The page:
Individual Giving and the Pandemic
Cynthia Campbell, Director of PD&R's International and Philanthropic Affairs Division.
The United States continues to be the most generous nation in the world, according to the 2019 Charities and Foundations of America Annual World Giving Index Report. Some observers have expressed concern that the coronavirus will affect individual charitable donations. For some historical perspective, during the Great Recession, charitable donations declined by 7 percent in 2008 and another 6.2 percent in 2009, with a slight rise in the following years. The drop in giving was expected; many Americans had lost income and refrained from giving to secure their own finances. As the United States recovered from the Great Recession, total charitable giving also recovered, rising over the following years.
Now we have a new concern: the coronavirus and the economic consequences of the pandemic. We are already seeing the effects of the pandemic on individual charitable giving. A May 2020 survey by Charities and Foundations of America found that 73 percent of nonprofits surveyed have already reported a decline in contributions, and half of the respondents said that they expect to see revenue decline by more than 20 percent over the next year. Meanwhile, the need for services is expected to increase because of the coronavirus pandemic. Economists and fundraising experts predict that the drop in charitable giving will likely be more significant than that caused by the Great Recession, and recovery is likely to take longer, which could affect the support of programs for HUD-assisted residents beginning later in 2020 and through the next few years.
The organization conducted another survey of more than 400 organizations from late May to early June 2020. The results were stark: 16 percent of nonprofits surveyed failed to receive any funding in the previous month, and one in three said that they could be forced to close within the next 12 months. These findings have led many in the philanthropic community to worry that charitable giving will continue to decrease as the pandemic continues.
Another survey, conducted by the Association of Fundraising Professionals and the Center on Nonprofits and Philanthropy at the Urban Institute, found that charitable donations dropped by 6 percent among the 2,500 nonprofits surveyed in the first quarter of 2020. If this trend continues, the researchers estimate that more than $25 billion in donations will be lost by the end of the year.
Along with the effects of the pandemic, many are also concerned that the Tax Cuts and Jobs Act of 2017 (TCJA) may affect individual giving. The law lowers individual tax rates, which also reduces the value of charitable donations. Many taxpayers are no longer able to deduct charitable giving from their taxes, which could reduce their incentive to donate. Giving USA’s Annual Report on Philanthropy for the Year 2018 noted that individual giving dropped 1.1 percent. The Urban-Brookings Tax Policy Center estimates that in 2018, TCJA reduced the number of households claiming itemized charitable deductions from approximately 37 million to approximately 16 million. The good news is that this number rebounded by 4.7 percent in 2019, but it is yet to be seen if this trend will continue in the coming years. The pandemic and the financial insecurity that it has caused is of concern.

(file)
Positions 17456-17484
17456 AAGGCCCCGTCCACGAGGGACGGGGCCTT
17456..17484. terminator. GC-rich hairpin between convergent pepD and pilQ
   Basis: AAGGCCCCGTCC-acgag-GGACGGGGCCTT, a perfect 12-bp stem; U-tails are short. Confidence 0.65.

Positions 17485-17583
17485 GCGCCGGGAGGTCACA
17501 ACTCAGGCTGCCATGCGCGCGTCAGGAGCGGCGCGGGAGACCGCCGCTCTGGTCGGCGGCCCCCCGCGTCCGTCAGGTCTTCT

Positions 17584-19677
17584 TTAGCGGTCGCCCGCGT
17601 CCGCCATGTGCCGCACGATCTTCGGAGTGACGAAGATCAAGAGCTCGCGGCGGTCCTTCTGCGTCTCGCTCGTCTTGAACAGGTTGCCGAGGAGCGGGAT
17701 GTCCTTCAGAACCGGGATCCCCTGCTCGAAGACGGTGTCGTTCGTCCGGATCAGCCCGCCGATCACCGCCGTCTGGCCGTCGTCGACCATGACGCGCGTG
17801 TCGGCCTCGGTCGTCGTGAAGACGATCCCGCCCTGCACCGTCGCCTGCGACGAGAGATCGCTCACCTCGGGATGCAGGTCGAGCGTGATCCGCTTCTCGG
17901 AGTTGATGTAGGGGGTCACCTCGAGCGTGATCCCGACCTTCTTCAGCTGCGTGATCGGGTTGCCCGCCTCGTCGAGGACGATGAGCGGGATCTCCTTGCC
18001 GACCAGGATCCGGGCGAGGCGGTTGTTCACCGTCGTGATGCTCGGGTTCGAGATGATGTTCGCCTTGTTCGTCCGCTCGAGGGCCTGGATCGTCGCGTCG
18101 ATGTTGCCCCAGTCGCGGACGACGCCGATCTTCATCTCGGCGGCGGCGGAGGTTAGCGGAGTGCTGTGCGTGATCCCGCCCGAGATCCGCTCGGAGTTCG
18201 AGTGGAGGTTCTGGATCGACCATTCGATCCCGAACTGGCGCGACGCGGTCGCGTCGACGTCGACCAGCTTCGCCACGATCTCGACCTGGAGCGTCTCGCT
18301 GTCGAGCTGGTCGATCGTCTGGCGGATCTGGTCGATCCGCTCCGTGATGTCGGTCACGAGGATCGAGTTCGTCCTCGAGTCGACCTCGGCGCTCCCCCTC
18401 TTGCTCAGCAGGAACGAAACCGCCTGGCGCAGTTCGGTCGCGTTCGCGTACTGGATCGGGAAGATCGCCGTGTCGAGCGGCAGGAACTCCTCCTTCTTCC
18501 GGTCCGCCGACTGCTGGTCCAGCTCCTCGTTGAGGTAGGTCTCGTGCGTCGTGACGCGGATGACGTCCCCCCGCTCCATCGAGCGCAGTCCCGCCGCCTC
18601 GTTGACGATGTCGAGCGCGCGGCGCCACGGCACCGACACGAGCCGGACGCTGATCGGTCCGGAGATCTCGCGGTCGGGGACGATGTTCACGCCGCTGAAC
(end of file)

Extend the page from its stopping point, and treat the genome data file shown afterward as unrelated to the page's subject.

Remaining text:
How will current events affect future giving? It’s important to first look at who is receiving charitable donations. According to Giving USA’s Annual Report on Philanthropy for the Year 2019, the top recipients of all donations are religious organizations — churches or other religious institutions. At $128.17 billion in annual donations, this category accounts for nearly one-third of all individual charitable donations. Most donations made to local religious institutions go toward salaries, building maintenance, and administrative costs. Educational organizations, at $64.11 billion, are the second-largest recipient of charitable contributions, making up 14.3 percent of total charitable giving. Human service organizations, those that support recipients of HUD assistance, received $55.99 billion, or about 12 percent of total charitable giving per year. Although it is not yet known how the switch to virtual services will affect giving to local religious institutions, anecdotal reports suggest that donations are down — by some reports, significantly down.
Will individual donors continue to support their local religious institutions and reduce other charitable giving? No one is sure how the distribution of individual donations will be affected.
The good news is that many major foundations have increased their philanthropy during the pandemic. We do not yet have exact figures on the percentage increase in major foundation giving or whether major donors will continue to increase their support. We will see these numbers reflected in Giving USA’s Annual Report on Philanthropy for the Year 2020.
In 2019, foundations provided $75.69 billion in donations, corporate giving totaled $21.09 billion, and individual giving accounted for $309.66 billion. Individual giving in the United States is critical to maintaining our social safety net, but major foundations also play a substantial role.
What do we take away from this information? It’s important to understand how the pandemic could affect the funding of the local organizations that provide additional support to our communities. Americans are incredibly generous, and there is hope that donors will return, but we should be prepared that, at least for the near future, the safety net provided by philanthropy may not be as robust as in the past.